Taq: “There are so many reasons to check out our book: if you have painful periods, irregular periods, would like to tap into menstrual cycles to manifest your dream life, to prevent and heal from burnout, to learn how to apply sustainability to menstrual cycles, and to learn all the things that (most) of our parents or teachers did not tell us about.”
Taq: “In so many ways. We can actually use particular foods to regulate our menstrual cycles (e.g. something called seed cycling, which I go into in Self-Care Down There). We can also eat certain foods during each of the 4 seasons of menstrual cycles (yes there are 4!) to support our overall health. Moreover, we can avoid eating certain foods in the few days leading up to our periods to limit and/or totally prevent period pain. Healthy ovulation can also support our diet by allowing us to absorb more nutrients.”
Taq: “I personally use a combination of the Fertility Awareness Method and condoms. For all the options check out my blog post *here*.
Taq: “Definitely! I like to call post-partum the 4th trimester of pregnancy. New parents already have a lot on the go, and maybe get very little sleep, so it is totally okay if it takes some time for your period to return during what our body may perceive as a stressful time. Some tips include: making sure you are eating enough in general and then getting in lots of nutrients + carbohydrates (potatoes, rice, sweet potatoes, etc.). Bone broth is really helpful for rebuilding our nutrient stores after pregnancy. Seed cycling which I mentioned earlier and talk about more in my book is a natural way to help your body remember how to cycle through estrogen and progesterone. Taking naps with the baby to make sure you are getting in your sleep when you can is super helpful for restoring cycles.”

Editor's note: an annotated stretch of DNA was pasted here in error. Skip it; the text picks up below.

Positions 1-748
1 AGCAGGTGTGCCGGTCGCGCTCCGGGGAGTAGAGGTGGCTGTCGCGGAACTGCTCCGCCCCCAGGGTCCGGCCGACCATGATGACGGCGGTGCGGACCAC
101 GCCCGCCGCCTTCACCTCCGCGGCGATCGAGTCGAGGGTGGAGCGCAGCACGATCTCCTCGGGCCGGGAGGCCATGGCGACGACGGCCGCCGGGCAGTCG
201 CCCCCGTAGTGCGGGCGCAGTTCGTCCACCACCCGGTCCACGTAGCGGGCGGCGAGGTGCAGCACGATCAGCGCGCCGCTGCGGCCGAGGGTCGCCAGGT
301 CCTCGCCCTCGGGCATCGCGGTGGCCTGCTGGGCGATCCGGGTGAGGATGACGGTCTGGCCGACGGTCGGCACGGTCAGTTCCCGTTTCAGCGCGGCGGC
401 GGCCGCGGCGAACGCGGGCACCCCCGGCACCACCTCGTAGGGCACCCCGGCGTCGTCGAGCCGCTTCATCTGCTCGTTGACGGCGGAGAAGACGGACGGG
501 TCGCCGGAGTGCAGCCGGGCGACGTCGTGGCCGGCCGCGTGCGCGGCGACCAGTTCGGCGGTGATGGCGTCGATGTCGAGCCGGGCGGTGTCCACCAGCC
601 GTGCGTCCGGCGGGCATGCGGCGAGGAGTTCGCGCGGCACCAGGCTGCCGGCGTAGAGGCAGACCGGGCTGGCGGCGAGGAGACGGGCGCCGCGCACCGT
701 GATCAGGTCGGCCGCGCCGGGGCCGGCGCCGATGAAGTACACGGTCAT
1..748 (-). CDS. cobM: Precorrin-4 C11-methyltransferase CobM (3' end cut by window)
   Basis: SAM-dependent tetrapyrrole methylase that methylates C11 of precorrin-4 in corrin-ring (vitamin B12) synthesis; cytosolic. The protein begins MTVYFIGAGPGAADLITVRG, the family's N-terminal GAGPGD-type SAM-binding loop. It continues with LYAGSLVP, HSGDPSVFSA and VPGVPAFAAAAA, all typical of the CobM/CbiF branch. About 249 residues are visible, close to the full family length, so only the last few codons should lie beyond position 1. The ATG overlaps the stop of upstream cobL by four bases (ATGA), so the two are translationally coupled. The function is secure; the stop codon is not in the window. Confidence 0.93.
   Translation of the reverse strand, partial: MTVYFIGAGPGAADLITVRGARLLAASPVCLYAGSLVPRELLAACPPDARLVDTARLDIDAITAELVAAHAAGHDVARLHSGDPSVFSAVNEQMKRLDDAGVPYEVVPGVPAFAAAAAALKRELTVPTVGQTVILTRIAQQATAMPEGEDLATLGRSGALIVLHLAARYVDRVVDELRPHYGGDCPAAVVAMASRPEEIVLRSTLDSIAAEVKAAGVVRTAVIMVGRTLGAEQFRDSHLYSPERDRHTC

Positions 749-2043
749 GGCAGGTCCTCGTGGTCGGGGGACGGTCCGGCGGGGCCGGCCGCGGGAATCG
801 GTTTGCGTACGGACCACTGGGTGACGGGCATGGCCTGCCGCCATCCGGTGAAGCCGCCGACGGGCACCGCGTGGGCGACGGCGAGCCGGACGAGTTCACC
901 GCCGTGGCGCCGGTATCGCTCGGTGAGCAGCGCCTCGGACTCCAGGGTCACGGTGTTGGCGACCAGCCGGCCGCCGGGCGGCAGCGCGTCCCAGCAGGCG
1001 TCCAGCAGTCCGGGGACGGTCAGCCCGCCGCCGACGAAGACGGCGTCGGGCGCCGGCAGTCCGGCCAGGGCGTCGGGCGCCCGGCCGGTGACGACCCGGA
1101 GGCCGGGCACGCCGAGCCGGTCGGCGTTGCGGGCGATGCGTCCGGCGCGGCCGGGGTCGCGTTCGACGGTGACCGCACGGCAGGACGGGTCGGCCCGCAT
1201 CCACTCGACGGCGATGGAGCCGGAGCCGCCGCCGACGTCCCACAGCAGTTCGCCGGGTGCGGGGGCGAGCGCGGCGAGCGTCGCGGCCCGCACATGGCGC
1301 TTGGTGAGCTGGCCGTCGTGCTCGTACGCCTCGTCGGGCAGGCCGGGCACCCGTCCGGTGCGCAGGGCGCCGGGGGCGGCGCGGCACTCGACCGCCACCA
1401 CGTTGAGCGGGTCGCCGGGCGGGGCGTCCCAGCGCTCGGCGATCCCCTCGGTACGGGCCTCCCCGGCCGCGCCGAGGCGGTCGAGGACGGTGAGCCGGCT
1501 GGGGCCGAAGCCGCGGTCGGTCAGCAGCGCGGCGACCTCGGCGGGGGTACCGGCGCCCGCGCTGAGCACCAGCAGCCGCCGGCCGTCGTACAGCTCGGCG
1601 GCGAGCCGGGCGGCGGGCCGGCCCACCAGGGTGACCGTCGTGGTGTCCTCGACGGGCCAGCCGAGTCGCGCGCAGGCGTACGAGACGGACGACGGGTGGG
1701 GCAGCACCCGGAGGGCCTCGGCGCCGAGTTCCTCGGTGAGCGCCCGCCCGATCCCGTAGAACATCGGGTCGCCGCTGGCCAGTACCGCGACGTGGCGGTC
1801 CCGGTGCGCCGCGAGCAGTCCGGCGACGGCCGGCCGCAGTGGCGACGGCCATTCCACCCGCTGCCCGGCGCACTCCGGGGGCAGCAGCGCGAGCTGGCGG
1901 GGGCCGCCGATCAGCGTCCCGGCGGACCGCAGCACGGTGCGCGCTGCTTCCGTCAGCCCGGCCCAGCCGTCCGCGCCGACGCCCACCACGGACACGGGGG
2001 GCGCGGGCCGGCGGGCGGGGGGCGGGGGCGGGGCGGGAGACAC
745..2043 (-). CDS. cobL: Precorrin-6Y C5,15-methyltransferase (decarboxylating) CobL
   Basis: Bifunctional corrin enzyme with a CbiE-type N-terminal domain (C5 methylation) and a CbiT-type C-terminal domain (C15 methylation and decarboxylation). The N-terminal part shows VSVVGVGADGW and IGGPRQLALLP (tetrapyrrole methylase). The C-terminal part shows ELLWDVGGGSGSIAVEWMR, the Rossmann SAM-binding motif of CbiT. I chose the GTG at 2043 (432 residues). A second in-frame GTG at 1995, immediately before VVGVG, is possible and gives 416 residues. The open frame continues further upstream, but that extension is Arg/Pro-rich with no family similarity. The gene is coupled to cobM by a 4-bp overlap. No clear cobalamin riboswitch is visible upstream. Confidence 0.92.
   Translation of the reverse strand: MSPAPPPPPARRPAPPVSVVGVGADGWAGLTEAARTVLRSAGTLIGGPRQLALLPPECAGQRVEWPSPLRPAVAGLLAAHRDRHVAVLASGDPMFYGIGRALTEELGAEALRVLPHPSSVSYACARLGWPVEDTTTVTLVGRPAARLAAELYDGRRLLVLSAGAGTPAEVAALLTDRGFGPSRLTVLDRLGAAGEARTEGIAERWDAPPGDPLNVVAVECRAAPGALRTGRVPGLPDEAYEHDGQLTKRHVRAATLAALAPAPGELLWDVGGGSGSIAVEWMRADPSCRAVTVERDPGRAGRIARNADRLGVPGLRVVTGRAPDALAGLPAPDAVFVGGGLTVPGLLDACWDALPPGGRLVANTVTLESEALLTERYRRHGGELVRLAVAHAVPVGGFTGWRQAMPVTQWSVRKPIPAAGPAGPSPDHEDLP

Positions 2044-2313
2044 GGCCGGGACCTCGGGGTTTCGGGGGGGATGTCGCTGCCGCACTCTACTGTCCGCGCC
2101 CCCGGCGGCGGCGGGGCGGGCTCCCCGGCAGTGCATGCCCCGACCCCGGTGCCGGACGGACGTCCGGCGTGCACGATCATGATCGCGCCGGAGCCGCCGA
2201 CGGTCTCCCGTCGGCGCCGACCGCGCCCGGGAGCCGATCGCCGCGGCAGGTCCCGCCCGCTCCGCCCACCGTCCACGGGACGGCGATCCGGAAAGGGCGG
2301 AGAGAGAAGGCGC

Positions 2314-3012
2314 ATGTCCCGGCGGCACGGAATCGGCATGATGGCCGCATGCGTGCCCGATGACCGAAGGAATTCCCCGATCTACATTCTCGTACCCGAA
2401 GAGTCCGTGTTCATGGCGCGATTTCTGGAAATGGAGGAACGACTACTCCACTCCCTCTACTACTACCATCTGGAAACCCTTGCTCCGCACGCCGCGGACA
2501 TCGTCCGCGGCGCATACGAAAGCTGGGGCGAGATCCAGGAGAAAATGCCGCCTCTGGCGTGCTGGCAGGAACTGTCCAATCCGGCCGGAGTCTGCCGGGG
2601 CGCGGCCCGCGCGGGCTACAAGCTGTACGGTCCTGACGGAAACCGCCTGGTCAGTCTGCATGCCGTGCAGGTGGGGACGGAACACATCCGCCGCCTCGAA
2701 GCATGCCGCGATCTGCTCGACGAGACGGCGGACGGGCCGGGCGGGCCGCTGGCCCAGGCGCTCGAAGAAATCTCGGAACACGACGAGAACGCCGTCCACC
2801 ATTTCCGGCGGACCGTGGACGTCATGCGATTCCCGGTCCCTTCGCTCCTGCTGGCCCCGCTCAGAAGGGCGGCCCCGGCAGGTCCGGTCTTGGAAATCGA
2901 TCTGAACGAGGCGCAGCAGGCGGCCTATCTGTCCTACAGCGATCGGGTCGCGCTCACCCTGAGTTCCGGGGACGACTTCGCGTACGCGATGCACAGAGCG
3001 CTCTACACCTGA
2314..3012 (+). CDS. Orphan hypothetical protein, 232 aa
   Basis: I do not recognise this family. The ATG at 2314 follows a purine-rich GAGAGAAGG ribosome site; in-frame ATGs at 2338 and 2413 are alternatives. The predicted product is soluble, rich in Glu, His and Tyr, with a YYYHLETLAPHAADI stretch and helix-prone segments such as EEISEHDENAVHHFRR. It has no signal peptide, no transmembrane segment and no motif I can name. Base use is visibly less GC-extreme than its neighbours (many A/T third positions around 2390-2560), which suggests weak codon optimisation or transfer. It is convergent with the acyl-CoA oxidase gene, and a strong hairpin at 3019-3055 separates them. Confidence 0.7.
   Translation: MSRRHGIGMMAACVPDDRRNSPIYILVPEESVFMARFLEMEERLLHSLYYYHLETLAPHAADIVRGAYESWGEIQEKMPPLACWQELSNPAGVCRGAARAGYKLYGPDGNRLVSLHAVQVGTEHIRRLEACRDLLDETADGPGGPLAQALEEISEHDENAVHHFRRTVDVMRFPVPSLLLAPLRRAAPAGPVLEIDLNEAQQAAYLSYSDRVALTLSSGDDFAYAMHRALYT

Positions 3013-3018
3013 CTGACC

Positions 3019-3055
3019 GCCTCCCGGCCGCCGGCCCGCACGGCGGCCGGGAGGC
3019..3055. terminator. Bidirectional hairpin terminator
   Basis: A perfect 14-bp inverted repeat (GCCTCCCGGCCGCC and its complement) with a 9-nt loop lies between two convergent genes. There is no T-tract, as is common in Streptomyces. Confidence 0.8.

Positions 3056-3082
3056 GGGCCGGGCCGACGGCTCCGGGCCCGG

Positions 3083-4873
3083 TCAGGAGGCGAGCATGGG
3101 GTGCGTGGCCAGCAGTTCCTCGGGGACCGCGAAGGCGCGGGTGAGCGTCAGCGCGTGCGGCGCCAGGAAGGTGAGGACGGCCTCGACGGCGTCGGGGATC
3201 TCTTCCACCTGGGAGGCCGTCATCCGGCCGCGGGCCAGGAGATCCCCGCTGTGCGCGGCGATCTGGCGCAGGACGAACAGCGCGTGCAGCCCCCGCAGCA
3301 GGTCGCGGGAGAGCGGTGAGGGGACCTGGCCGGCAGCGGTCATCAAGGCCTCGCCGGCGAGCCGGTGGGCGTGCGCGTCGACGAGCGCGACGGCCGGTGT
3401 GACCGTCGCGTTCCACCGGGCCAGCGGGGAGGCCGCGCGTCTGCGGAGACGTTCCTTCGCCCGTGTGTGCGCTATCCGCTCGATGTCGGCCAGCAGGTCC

Taq: “For people who menstruate and have given birth vaginally, I HIGHLY recommend trying a vaginal steam. It’s basically a sauna for your pelvic region. I give instructions for vaginal steaming (which is as gentle as face steam) in the book. Essentially, the steam helps our uterus and vagina rebuild and get their shape back after vaginal birth. Another great resource for this is www.steamychick.com. Pretty much all of our ancestors have been using this knowledge for centuries. Another MUST is using a high-quality, organic water-based lube anytime you are having sex with your partner of any gender. My favorite is https://www.sutillube.com/ Water-based lubes will not degrade condoms and the hyaluronic acid in the lube will support vaginal health as well. Finally, orgasms are good medicine, so be sure to engage in solo sex as well as sex with a partner to make sure you are getting in all the doses you can 🙂 “
Taq: “That menstrual cycles have 4 seasons that each have their own strengths: Period = winter, pre-ovulation = spring, ovulation = summer, and PMS = autumn. Check out my book to learn more!”
Taq: “Y’all are magical, amazing beings and I am so honoured and grateful that you came across this post. I always love to hear people’s period stories so feel free to reach out and DM me on Instagram.